Southern California Sea Lion Strandings Slowing Down

The causes of the "unusual mortality event" are still under investigation

The epidemic that has so far caused 1,193 ailing sea lion pups to wash ashore in Southern California since January seems to be slowing down, according to marine mammal experts.

Sarah Wilkin, the California marine mammal stranding coordinator for the National Oceanic and Atmospheric Administration, said on Wednesday that the change has occurred in recent days.

"For a couple of months, it was more like ten a day," said Wilkin. "Now we are down to three or four."
The epidemic, which caused NOAA to declare an "unusual mortality event" earlier this month, has baffled scientists.

Now, it appears they've ruled out the possibility that overfishing is depleting the ocean food source, as some have suggested.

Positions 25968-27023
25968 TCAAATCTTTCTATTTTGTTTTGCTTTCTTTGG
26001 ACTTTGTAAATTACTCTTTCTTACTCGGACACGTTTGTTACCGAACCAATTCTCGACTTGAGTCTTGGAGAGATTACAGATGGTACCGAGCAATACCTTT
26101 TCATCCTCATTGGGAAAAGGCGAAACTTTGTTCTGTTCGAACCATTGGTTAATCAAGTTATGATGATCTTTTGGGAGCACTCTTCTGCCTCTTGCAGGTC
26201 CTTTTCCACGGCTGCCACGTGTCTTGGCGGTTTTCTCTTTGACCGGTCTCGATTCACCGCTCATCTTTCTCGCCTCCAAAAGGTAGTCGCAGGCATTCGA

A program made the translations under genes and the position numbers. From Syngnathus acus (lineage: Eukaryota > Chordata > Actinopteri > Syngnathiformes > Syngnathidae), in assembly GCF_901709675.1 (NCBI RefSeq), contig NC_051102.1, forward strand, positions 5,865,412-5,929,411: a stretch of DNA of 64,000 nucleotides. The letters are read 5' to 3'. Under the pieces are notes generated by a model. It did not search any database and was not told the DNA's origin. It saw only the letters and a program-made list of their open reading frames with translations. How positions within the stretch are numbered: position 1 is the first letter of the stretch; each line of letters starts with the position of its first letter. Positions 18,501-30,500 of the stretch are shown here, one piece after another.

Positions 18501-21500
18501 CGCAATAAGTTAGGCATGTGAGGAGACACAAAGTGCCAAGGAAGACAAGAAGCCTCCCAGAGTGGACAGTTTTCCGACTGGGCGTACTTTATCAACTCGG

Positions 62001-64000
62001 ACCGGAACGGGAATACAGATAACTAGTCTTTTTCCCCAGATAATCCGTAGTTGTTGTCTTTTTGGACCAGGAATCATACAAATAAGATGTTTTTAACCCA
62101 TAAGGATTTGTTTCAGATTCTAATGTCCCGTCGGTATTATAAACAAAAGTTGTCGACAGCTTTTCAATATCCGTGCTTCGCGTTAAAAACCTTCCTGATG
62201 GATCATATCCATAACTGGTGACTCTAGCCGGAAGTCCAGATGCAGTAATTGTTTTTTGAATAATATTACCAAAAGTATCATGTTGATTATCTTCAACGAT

"Right now our data does not suggest that any of the stocks off California are overfished," Wilkin said.

Marine biologists are focusing their investigation on environmental factors, such as algae growth, wind pattern changes and sea surface temperature changes, which led to a similar sea lion epidemic during El Niño.

Scientists are also looking into "re-strandings," where the same rescued sea lions are washing ashore again.

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